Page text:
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Migration and Security - An Unusual Perspective?

NCJ Number
.Siak-Journal for Police Science and Practice, International Edition Volume: 1 Dated: 2011 Pages: 26-39
Linda Jakubowicz
Date Published
This paper discusses the correlation of security, which is mandated as a responsibility of the state, and migration under various dynamic factors in a society experiencing the significant influence of migration, with attention to how these issues are currently linked in European countries.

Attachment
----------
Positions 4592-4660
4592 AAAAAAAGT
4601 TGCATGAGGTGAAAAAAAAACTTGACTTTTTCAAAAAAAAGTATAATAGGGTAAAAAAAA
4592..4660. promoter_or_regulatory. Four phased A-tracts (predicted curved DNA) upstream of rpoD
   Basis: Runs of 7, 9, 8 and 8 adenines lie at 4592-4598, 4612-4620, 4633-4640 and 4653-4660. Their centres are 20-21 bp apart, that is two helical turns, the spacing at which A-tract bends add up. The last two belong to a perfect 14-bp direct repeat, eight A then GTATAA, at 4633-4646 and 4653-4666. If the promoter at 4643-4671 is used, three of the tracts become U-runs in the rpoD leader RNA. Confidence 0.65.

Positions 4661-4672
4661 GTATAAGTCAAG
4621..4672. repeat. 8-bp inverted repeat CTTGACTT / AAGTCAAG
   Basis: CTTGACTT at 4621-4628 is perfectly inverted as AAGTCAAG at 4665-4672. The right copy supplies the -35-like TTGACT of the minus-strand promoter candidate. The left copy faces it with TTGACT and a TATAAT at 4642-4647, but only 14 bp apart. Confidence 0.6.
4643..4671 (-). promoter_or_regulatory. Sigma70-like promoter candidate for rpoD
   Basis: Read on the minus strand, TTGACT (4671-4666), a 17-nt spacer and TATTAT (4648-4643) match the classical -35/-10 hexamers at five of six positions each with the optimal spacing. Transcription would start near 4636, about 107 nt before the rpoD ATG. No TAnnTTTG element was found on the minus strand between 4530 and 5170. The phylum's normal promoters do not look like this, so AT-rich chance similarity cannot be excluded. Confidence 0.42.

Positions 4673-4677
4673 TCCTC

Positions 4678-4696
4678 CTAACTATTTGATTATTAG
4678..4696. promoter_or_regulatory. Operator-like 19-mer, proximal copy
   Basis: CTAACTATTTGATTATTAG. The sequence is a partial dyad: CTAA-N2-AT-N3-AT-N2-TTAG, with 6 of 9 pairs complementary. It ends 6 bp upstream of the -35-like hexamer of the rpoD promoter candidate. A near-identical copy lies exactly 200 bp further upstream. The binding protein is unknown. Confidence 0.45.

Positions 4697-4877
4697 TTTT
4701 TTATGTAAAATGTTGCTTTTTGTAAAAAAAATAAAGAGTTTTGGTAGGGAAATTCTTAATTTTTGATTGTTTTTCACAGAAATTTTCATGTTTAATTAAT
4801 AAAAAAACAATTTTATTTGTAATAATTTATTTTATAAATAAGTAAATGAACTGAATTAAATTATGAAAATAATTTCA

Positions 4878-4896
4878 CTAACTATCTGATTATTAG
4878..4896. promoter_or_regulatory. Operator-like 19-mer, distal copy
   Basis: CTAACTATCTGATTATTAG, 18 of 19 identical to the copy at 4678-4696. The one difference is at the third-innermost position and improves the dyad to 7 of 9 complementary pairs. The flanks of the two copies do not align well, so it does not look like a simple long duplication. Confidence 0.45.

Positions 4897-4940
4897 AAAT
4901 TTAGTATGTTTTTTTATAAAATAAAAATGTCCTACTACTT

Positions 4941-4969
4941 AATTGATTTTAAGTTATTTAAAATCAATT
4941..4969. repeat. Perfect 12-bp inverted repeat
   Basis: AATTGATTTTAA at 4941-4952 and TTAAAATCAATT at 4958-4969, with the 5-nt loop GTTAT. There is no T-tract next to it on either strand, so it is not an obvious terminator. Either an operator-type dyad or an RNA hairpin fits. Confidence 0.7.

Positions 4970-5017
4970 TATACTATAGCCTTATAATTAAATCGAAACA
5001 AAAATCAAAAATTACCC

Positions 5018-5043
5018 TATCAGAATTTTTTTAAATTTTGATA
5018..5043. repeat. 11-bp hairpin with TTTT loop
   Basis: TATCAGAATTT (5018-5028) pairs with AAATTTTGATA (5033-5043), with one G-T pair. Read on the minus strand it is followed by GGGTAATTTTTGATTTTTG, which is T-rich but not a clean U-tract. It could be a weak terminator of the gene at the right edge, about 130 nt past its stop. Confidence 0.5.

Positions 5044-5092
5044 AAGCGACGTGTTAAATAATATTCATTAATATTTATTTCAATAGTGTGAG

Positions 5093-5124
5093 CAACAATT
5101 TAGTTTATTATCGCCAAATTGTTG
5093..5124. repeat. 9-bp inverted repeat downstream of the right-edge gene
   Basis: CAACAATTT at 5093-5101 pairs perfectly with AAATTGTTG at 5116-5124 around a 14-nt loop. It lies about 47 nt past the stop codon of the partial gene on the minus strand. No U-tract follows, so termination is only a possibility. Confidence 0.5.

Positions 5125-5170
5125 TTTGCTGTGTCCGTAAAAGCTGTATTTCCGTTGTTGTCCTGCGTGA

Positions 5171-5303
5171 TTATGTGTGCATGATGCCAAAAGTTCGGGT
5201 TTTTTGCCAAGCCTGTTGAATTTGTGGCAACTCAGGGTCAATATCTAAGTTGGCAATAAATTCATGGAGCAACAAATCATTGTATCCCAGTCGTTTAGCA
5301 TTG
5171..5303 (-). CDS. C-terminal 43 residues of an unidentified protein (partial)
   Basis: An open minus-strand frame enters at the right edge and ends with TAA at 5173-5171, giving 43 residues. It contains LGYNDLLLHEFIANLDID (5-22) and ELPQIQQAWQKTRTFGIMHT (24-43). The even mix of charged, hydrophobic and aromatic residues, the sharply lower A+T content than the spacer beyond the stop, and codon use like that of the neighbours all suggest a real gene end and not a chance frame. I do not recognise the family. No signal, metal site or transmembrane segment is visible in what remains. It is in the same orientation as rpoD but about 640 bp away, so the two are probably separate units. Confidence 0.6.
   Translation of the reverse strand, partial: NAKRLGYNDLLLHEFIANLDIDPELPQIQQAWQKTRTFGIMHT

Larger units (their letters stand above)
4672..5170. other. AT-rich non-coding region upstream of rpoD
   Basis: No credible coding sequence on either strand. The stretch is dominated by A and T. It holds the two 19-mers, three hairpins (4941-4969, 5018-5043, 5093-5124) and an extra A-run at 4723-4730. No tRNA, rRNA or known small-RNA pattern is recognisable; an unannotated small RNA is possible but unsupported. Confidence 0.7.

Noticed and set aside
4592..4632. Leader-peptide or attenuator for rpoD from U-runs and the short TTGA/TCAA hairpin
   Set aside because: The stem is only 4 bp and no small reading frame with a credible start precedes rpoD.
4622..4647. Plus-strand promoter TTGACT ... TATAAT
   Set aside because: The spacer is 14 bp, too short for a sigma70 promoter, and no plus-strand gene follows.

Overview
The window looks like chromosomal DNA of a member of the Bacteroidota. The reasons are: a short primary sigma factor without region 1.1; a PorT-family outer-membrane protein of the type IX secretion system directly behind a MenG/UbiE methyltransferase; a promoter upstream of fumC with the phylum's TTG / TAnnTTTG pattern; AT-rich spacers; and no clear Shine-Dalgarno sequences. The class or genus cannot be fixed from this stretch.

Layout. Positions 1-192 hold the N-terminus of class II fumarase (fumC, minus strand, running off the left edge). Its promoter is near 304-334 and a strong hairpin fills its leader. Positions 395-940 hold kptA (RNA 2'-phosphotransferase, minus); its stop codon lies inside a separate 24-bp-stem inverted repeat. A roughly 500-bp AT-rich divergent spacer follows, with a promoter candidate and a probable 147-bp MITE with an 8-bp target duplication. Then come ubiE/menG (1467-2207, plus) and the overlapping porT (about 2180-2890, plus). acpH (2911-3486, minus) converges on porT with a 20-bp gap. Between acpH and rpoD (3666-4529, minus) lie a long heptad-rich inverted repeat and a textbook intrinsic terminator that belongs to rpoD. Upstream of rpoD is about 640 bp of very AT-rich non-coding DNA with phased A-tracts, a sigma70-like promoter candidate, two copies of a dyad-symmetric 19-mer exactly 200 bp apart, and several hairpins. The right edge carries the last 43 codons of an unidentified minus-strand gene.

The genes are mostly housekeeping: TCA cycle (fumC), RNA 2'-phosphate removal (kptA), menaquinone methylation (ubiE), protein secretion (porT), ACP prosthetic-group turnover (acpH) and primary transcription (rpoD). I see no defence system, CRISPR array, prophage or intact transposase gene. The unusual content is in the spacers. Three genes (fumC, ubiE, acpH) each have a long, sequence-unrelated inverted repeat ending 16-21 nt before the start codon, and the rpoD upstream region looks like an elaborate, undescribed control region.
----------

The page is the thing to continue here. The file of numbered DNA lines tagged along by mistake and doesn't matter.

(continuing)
Security, which is the responsibility of the state to provide for its citizens, is multifaceted in terms of its tools and targets. It includes the military, police, economic security, environmental protection, and the security of cultural values. Migration - which involves a high volume of persons who are new entrants into a territory that has established structures for economic security, public safety, and cultural identity and well-being - can present a potential agenda for internal security. The legitimacy of immigration restrictions as a security issue for states is often justified as necessary in order to safeguard certain capacities of the state to provide public goods and entitlements to its residents. This state responsibility is in itself a significant issue since immigrants reside in the territory and therefore make demands on government services, possibly changing the extent to which long-time residents receive accustomed economic, educational, medical, and employment opportunities. Another security issue pertains to the psychological and social security of a homogenous culture whose values, experiences, and practices may be threatened by immigrants who introduce their own cultural values and practices into the host society. The security issue becomes even more intense if the state overtly or covertly targets immigrants as a threat to the status quo preferred by long-time residents. This can lead to the radicalization, alienation, discriminatory treatment, and increase of criminogenic factors among immigrants, which broadens security concerns faced by the state. 71 notes and 27 references